In the summer of 1989, I was 16. I watched with great interest the massacre of Tianamen Square. All those people wanted was freedom; and I prayed for that man that stood defiantly in front of the column of tanks. In Europe thousands of East Germans, under the hope of Perestroika and Glasnost began to flood in to the West German embassies in Hungary and Czechoslovakia with the hope of gaining admission to West Germany, and their freedom. It was an eventful summer; I wondered what would be the eventual outcome. I prayed for all of those people. I prayed that somehow they would be free.
Then school started and I sat in my German class every day conjugating verbs, learning to say the weather and tell the time in German and European geography. The one sentence from our geography drills that stood out in my mind was, “Die Hauptstad von Bulgarien ist Sofia.” The capitol of Bulgaria is Sofia. More on that in a minute.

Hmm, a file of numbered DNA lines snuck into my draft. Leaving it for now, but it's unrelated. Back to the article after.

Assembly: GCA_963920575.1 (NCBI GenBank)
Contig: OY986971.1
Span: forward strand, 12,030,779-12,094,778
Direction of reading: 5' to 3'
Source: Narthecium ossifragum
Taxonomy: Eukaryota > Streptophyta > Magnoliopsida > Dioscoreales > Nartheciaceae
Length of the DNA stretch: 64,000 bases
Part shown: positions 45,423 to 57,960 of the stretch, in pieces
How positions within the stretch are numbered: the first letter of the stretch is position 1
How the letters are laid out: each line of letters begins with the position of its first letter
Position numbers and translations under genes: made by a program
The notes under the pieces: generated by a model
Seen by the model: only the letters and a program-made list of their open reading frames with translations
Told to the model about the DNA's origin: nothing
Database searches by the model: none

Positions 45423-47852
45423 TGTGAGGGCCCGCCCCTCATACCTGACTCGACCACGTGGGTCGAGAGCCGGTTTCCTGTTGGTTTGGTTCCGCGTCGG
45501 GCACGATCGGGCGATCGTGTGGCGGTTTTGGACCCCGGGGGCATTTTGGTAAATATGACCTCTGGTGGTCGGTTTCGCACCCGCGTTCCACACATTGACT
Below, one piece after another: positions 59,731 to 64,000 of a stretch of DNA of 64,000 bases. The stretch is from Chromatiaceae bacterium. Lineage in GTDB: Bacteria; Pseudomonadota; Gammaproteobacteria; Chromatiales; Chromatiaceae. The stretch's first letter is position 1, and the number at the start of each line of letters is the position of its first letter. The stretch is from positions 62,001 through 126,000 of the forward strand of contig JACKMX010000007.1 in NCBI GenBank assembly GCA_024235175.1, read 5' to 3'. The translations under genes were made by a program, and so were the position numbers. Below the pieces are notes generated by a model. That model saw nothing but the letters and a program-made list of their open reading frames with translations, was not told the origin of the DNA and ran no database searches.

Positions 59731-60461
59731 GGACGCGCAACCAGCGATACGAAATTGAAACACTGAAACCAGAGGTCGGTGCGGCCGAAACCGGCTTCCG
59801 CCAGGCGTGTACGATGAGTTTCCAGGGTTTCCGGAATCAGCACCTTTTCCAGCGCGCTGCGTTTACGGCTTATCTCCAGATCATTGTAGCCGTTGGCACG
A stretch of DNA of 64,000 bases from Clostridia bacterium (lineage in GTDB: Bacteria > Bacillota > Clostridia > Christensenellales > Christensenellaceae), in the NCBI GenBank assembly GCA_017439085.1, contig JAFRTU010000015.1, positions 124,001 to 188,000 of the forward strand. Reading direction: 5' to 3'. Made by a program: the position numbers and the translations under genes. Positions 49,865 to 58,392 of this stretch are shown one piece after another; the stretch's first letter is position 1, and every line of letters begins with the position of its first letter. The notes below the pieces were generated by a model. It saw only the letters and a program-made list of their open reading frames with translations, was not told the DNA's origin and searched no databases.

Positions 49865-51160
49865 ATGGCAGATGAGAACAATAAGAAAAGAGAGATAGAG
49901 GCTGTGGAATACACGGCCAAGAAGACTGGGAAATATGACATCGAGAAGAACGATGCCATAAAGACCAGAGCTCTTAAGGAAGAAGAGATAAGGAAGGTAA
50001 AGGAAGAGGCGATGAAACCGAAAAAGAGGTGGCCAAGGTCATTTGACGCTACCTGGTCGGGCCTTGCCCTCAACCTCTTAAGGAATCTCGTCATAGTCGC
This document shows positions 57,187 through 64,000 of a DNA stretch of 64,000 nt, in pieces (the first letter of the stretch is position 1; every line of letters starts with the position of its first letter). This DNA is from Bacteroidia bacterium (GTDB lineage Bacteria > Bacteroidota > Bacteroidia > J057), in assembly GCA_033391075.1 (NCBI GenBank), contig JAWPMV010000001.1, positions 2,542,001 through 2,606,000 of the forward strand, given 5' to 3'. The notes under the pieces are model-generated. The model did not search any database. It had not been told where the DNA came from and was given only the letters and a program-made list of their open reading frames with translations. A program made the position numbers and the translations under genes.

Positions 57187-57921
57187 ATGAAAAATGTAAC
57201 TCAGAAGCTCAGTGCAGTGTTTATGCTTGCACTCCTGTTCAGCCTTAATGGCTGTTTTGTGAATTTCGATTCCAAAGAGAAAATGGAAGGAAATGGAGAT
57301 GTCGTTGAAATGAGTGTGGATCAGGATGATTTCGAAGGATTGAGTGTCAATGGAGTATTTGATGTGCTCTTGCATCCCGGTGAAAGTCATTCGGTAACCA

Then November started, and despite their best (or maybe worst) efforts the Communist leaders of East Germany lost control. On November 9th, they issued a badly worded pronouncement that anyone wishing to travel to the West would be granted immediate passage. The aparatcik that made this announcement didn’t really know what he was saying, and announced that even West Berlin would be accessible to East Berliners.